November 22, 2012-- Go Coastal Section

Street, bike concept betters communities


How do you use the streets of Lee County? Drive your car or motorcycle on them? Ride your bike? Rollerblade or skateboard? Maybe you run or walk on (or next to or across) them, or negotiate your way using a wheelchair. Let’s not forget buses and trolleys, trailers and trucks of all sizes and shapes.
That’s a lot of users all competing for their own slice of asphalt, each with their own needs and concerns. Finding a balance that allows every user full and fair access is no simple task, and it’s too easy for one interest to outweigh all others.

In hopes of better balancing all the potential users, communities such as Lee County have adopted “complete streets” policies — road networks that are designed to allow all users safe and convenient access to streets, with accommodations for the unique needs of each whenever possible.

Not a “one size fits all” approach, it is a method of designing new streets to benefit every likely user and improving existing streets to enhance access and safety.


North Estero Boulevard on Fort Myers Beach demonstrates a 'complete streets model.'
North Estero Boulevard on Fort Myers Beach demonstrates a 'complete streets model.' / Courtesy of BikeWalkLee
 Why is this important? Because complete streets help create complete communities:

More economic revitalization: Complete streets can reduce household transportation expenses, stimulate and revitalize area businesses, create jobs and increase property values.

More walking and bicycling: Experts are encouraging walking and bicycling as a response to the obesity epidemic. Streets safe for bicycling and walking help people of all ages be physically active.

More return on infrastructure investments: Integrating sidewalks, bike lanes, transit and safe crossings into a road design spares the expense of building them later.

More quality of place: People using the streets in all kinds of ways — for travel, business and social interactions — is a hallmark of a vibrant and livable community.

More transportation choices: Streets that provide travel choices give people the option to avoid traffic jams, save time and peace of mind.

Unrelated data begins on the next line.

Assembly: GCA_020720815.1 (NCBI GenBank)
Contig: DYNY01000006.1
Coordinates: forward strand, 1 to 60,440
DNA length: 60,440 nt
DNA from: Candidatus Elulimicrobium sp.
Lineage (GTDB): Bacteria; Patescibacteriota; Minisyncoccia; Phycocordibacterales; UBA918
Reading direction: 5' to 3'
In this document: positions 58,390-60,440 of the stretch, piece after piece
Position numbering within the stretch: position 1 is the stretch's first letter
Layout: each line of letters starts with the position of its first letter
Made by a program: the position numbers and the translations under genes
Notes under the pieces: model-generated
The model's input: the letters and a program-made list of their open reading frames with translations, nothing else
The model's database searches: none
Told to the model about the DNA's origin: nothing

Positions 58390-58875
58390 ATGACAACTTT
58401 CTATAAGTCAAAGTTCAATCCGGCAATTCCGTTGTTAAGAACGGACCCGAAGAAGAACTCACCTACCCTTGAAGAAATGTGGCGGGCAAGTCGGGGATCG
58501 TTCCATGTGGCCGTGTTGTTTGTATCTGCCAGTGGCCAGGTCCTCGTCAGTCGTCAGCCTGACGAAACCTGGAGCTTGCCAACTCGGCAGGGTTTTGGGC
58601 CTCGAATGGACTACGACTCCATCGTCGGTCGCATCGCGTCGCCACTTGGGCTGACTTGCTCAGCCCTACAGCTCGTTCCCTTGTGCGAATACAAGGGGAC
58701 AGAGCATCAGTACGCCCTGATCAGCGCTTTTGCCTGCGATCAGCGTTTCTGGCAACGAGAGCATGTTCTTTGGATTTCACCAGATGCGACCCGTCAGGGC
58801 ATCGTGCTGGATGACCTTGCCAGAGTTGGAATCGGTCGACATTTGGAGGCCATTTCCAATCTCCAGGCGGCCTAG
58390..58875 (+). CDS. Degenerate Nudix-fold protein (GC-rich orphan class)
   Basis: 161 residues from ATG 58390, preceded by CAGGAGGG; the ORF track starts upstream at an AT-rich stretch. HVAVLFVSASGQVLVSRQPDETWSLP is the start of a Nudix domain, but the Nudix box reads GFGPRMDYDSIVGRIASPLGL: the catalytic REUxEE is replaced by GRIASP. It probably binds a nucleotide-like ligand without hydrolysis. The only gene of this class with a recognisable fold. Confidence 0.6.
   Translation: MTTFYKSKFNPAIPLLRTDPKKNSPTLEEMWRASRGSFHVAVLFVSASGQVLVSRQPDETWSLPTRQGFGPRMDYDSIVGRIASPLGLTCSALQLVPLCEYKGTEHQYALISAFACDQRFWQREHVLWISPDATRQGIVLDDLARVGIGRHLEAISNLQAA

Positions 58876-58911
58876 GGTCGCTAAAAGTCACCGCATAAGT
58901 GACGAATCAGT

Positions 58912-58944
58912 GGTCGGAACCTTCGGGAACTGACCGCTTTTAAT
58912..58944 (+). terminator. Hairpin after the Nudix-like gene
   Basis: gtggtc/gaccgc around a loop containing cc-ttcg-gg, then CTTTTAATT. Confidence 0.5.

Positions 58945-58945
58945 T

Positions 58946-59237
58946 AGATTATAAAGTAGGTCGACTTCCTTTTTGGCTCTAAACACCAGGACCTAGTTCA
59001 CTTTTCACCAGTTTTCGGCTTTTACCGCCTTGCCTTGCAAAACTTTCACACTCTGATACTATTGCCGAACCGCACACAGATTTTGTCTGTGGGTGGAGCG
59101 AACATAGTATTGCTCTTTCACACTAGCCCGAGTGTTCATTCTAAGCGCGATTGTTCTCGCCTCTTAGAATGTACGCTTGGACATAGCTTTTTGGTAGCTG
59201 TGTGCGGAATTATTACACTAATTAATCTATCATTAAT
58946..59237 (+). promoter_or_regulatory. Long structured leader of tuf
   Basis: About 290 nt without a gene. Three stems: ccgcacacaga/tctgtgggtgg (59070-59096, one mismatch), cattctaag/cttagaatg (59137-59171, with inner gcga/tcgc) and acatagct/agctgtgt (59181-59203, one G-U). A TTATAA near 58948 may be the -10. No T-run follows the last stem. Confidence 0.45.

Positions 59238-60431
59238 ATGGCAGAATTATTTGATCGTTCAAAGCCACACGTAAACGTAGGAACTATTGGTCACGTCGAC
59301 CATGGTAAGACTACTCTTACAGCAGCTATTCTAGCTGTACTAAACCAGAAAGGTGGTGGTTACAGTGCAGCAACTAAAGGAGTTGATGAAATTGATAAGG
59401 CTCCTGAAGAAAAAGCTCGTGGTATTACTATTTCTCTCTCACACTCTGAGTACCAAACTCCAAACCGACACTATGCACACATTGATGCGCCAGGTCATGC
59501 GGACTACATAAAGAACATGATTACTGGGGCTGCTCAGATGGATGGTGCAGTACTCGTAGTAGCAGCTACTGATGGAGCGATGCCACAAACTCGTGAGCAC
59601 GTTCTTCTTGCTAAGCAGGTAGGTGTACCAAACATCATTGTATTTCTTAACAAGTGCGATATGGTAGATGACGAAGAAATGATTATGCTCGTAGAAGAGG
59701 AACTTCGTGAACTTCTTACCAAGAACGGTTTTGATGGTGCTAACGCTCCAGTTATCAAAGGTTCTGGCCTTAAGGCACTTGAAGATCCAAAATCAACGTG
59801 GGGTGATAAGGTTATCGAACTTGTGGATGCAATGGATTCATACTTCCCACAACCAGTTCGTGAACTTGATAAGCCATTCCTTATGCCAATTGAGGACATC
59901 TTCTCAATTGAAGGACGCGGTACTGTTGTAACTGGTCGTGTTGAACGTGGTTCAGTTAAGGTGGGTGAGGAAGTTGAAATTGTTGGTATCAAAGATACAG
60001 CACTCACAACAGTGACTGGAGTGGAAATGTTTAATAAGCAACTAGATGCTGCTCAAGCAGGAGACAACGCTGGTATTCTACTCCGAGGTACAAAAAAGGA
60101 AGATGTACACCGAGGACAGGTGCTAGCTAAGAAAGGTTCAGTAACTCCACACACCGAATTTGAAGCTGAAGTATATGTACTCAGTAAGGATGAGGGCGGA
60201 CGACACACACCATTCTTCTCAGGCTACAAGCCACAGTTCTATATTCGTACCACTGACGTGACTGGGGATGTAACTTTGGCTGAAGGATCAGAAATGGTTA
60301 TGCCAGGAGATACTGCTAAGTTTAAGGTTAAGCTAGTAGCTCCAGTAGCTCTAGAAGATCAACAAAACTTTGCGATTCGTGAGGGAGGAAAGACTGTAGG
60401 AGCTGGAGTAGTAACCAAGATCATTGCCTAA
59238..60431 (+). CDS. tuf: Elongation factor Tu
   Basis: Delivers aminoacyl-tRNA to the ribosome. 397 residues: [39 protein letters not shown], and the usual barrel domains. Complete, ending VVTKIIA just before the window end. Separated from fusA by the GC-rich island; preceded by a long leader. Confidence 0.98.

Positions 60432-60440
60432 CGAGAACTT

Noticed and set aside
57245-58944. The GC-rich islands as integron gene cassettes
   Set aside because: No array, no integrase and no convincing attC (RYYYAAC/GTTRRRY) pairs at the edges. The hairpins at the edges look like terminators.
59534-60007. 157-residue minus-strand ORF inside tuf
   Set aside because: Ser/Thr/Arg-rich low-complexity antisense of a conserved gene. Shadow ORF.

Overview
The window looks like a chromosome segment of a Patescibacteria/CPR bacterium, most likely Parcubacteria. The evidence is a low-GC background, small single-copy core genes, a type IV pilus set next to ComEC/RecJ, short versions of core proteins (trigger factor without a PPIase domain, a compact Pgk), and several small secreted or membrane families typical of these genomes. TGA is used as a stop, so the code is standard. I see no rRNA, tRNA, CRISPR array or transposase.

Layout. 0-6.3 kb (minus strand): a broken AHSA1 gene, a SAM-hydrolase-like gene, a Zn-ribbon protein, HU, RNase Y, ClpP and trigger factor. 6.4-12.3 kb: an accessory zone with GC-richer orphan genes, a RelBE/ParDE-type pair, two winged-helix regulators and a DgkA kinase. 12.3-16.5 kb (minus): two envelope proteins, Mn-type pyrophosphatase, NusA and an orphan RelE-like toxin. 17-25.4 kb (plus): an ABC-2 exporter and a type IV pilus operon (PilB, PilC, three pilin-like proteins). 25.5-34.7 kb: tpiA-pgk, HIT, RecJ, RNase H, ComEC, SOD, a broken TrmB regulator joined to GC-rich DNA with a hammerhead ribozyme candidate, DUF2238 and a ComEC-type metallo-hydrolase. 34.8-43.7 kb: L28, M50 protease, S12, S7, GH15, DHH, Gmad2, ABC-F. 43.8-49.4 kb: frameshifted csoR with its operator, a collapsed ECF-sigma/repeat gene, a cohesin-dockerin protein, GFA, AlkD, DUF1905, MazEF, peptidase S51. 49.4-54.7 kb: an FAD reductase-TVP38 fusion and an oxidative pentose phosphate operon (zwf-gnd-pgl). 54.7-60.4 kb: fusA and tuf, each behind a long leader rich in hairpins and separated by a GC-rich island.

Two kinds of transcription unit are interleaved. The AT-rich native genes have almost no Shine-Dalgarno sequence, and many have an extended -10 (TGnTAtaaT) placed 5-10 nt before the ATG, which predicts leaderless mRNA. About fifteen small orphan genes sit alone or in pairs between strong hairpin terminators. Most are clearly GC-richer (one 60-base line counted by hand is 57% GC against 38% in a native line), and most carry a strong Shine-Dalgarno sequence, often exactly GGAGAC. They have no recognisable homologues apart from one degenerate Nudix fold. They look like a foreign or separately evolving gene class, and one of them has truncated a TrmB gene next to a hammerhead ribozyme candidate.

More safety: Improved design and accommodation for bicyclists, pedestrians and mass transit reduces the incidence of crashes.

BikeWalkLee is a community coalition raising public awareness and advocating for complete streets in Lee County — streets that are designed for safe and convenient travel for all users. Its members work to create opportunities for residents to enjoy this county’s streets and to enact better policies to ensure those streets are complete.

In the weeks ahead, we will be writing about ways you can get out and play on Lee County’s streets; introduce you to some of the groups, events and opportunities to make our area a better place to walk, run, bike and try transit; explain why street design matters for use and safety; discuss how local, regional, state and federal policies impact what our streets look like now and into the future; and much more.

Visit bikewalklee.org

Wednesday, November 21, 2012

Invite to BikeWalkLee advocates to attend MPO Bike/Ped Safety Action Plan Training Dec. 12th

 If you care about improving the safety for bicyclists and pedestrians in Lee County, here's your chance to learn more and become involved--attend the MPO's Dec. 12th training course.

The Lee MPO is developing a Bicycle Pedestrian Safety Action Plan to reduce bicycle and pedestrian injury and fatality crashes through a wide range of recommended activities that will be identified as part of this project.  The project was approved by the Board in the Spring and the project scope has been defined and a consultant brought on to begin the process of developing the Action Plan.  The first step in launching this effort is a stakeholder training course for staff and professionals as well as advocates and community members.

The MPO is hosting two all-day training sessions--Dec. 11th for staff and professionals and Dec. 12th for advocates and community members.  BikeWalkLee urges interested citizens and advocates in its network to attend the Dec. 12th  training session.  Please RSVP to Stephen Benson.